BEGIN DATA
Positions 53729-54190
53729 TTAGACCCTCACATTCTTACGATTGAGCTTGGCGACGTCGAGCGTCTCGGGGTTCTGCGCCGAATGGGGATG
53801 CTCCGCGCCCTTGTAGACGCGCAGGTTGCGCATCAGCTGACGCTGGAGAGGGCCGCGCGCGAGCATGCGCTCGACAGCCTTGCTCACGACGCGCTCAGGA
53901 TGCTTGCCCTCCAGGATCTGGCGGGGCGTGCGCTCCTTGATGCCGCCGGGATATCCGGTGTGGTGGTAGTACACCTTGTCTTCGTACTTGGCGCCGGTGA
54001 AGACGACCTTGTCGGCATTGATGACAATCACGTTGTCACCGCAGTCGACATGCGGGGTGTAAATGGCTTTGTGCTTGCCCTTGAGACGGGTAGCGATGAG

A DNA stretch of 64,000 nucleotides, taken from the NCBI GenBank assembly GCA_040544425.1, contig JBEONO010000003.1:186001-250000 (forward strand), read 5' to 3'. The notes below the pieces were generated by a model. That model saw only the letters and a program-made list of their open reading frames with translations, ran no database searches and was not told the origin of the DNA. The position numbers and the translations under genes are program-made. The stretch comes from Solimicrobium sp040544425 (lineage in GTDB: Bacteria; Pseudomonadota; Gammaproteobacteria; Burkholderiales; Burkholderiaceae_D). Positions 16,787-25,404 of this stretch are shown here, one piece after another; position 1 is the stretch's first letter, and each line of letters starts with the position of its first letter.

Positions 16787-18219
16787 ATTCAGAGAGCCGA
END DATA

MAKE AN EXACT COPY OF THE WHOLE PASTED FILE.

Positions 53729-54190
53729 TTAGACCCTCACATTCTTACGATTGAGCTTGGCGACGTCGAGCGTCTCGGGGTTCTGCGCCGAATGGGGATG
53801 CTCCGCGCCCTTGTAGACGCGCAGGTTGCGCATCAGCTGACGCTGGAGAGGGCCGCGCGCGAGCATGCGCTCGACAGCCTTGCTCACGACGCGCTCAGGA
53901 TGCTTGCCCTCCAGGATCTGGCGGGGCGTGCGCTCCTTGATGCCGCCGGGATATCCGGTGTGGTGGTAGTACACCTTGTCTTCGTACTTGGCGCCGGTGA
54001 AGACGACCTTGTCGGCATTGATGACAATCACGTTGTCACCGCAGTCGACATGCGGGGTGTAAATGGCTTTGTGCTTGCCCTTGAGACGGGTAGCGATGAG

A DNA stretch of 64,000 nucleotides, taken from the NCBI GenBank assembly GCA_040544425.1, contig JBEONO010000003.1:186001-250000 (forward strand), read 5' to 3'. The notes below the pieces were generated by a model. That model saw only the letters and a program-made list of their open reading frames with translations, ran no database searches and was not told the origin of the DNA. The position numbers and the translations under genes are program-made. The stretch comes from Solimicrobium sp040544425 (lineage in GTDB: Bacteria; Pseudomonadota; Gammaproteobacteria; Burkholderiales; Burkholderiaceae_D). Positions 16,787-25,404 of this stretch are shown here, one piece after another; position 1 is the stretch's first letter, and each line of letters starts with the position of its first letter.

Positions 16787-18219
16787 ATTCAGAGAGCCGA